You're struggling to get through today's lesson, or even stay awake for that matter, as your math teacher stresses the fact that you have a big unit test at the end of the week. The classroom starts exploding with all sorts of emotions. One kid is having a mental breakdown, while another calculates how every possible score on this test will affect his average. Your teacher somehow manages to calm the class down and strongly recommends you to review one lesson a night for 30 minutes in order to be fully prepared, but you, like any other teenager, decide to not take that advice. Why study for a week when you can just cram it in the night before. You think reasonably.
After a mind-boggling school day, extracurriculars, and dinner, it is 7:30 PM when you begin to dread the next few hours of your life. You (surprisingly) do all your homework after binge watching an entire show, which means that you have plenty of time to complete tonight’s review. Perfect! You think sarcastically.
As you begin to take your math textbook and packets out of your backpack, you hear a ding. A text from your friend pops up on your screen, so you have no option but to click on it and respond. What could possibly be more important…definitely not studying for math, right? Wrong. Before you know it, you are in an intense and deep five hour conversation with your pal, with math nowhere near your mind. After your conversation, you stare at your textbook as you start passing out on your desk.
Little did you know that the next night, the same thing would happen. This time, the conversation even gets boring to a certain point, yet you don’t do anything to end it. You are that desperate to do anything else besides math… yikes. What could you be doing instead? Anything else - just not studying for math, that's tomorrow's problem. It’s okay though, you still have two more days to review, right?
On Wednesday, you receive a packet highlighting all of the topics that are going to be on the test. You turn to the first page of the packet and start to attempt the problems with no clue on how to actually solve them. You mindlessly stare at the ceiling, the sky, the smartboard…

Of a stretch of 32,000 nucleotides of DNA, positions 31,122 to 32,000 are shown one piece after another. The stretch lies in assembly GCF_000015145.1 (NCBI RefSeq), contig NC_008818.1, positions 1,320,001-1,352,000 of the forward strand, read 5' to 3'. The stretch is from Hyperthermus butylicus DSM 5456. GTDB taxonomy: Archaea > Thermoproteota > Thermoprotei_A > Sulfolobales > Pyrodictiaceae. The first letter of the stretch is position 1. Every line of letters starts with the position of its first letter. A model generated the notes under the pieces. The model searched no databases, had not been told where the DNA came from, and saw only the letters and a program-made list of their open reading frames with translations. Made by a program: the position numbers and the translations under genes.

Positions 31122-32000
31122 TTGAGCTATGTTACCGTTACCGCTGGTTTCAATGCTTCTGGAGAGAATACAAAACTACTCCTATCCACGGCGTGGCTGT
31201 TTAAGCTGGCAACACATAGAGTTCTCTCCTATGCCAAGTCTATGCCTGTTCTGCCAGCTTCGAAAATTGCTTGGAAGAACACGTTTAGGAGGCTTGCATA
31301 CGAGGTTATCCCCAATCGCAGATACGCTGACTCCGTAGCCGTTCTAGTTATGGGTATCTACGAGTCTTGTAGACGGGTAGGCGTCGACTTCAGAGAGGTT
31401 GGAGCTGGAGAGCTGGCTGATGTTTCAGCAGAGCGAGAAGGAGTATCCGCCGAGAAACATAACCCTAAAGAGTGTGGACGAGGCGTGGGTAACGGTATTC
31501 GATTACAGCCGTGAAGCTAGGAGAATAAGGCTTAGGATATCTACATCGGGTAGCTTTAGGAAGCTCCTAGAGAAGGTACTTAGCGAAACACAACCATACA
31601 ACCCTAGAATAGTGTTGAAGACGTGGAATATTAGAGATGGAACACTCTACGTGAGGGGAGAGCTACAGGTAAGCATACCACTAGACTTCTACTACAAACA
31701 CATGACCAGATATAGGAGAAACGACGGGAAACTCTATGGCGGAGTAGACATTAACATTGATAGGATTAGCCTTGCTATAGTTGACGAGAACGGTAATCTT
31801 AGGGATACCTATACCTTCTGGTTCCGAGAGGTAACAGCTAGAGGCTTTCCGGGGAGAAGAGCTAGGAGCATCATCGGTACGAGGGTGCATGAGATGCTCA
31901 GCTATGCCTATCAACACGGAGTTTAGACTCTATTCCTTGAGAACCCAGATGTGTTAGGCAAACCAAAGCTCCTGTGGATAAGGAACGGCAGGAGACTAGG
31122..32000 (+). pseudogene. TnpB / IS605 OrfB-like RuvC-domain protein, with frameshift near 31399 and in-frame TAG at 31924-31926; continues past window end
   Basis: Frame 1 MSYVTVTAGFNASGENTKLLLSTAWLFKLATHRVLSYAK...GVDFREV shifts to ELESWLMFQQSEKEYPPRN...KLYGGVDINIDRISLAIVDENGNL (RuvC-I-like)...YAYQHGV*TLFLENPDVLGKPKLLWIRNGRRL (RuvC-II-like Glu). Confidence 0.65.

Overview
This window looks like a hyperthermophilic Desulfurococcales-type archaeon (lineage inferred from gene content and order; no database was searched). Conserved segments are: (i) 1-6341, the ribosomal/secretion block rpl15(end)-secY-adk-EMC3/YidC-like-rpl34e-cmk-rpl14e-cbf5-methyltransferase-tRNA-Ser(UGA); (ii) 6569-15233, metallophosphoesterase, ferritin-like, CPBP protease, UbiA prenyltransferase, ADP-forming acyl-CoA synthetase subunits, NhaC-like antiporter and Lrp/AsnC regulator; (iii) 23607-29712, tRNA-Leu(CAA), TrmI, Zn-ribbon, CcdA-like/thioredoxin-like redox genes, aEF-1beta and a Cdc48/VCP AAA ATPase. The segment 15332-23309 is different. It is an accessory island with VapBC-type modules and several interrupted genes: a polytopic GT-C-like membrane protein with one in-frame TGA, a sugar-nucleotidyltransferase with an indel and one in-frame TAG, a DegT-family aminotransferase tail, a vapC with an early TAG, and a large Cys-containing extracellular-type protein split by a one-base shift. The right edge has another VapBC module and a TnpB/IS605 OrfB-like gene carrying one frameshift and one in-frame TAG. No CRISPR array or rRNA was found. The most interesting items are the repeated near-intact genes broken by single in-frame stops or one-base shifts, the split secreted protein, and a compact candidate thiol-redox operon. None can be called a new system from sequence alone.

everything except for the packet right in front of you, since if you don’t look at it, it does not exist.
After wasting the period doodling all over your packet while everyone around seems to have completed the assignment, you start to get a little stressed. However, you decide to not let this get in your head and make a plan for the next two days: I will take one hour studying tonight, one hour studying tomorrow night, and I’ll surely ace this test. I actually have so much time (2 days = 8 hours each), now that I think about it.
That night, you decide that tomorrow is the day that you’re going to study, your reasoning being that you’ll be able to retain all the information in a 3 hour cram as opposed to two nights and you are tired. I am not going to be tired tomorrow night so I’ll study then. You promise yourself. You are torn for some reason, but decide to sleep early that night anyway.
On Thursday, you are determined to study and be productive, or at least you want to think you are. In class, you take out all your notes from your bulky binder and start rereading them, one by one. You are so invested that before you know it, the bell rings and you haven’t even completed one question on the review sheet. The teacher announces that there is extra help tomorrow morning as you sigh in relief. You have a long day of studying ahead of you!
It’s 8:30 PM. You copy the teacher’s work and try to piece the reasoning behind the unnecessary numbers (in your mind). How does one get an answer from the question being presented? You’ll never know… well you have to know for tomorrow. You look over your notes again and convince yourself that you understand the rest of the material after two cups of coffee (and ten napkins drenched in tears). After “finishing the review sheet”, it’s almost midnight. You start yawning, and decide that it’s ready for a good night’s sleep since that will definitely help you perform better on the test.
The next morning, you rush to extra help and see that a bunch of other students are already there. You ask the teacher for additional review, so she gives you some practice on DeltaMath. The first question pops up and you are more confused than you have ever been before. What the hell is this? We didn’t learn this!!! You start solving, and type your answer into the answer bar. The dreaded words “this answer is not correct please try again” pop up. OH NO! You then “rethink” the problem and type your final answer in, only to see a big X marked in red. You think that this is just a hard question, the questions on the test aren’t going to be this difficult. The next answer you submit is also incorrect. So is the one after that, and so on.
Oh God. You pray your cramming the night before will pay off as you dreadfully walk out of the classroom. Luckily you have lunch right before math!
The day seems to be moving at a rapid pace, WAY quicker than usual. After each bell rings, you get a gut-wrenching feeling as the math test is slowly upcoming. Before you know it it is lunch time! Yay! One more period to cram! You quickly gulp down your lunch as you start to take out your study material. You read through it all until you have “memorized” every single piece of information.. You have exactly one minute to get to class. You arrive to class, and the tests have already been passed out. You take a deep breath and race to the finish line.
The test goes by in the blink of an eye. Your last minute studying definitely paid off, but was it enough? You promise yourself the same thing after every test, I will prepare better next time and use my class time wisely. You know you won’t, but it's nice to think that you’ll change. Now only one thing left to do… wait… and compare answers with friends!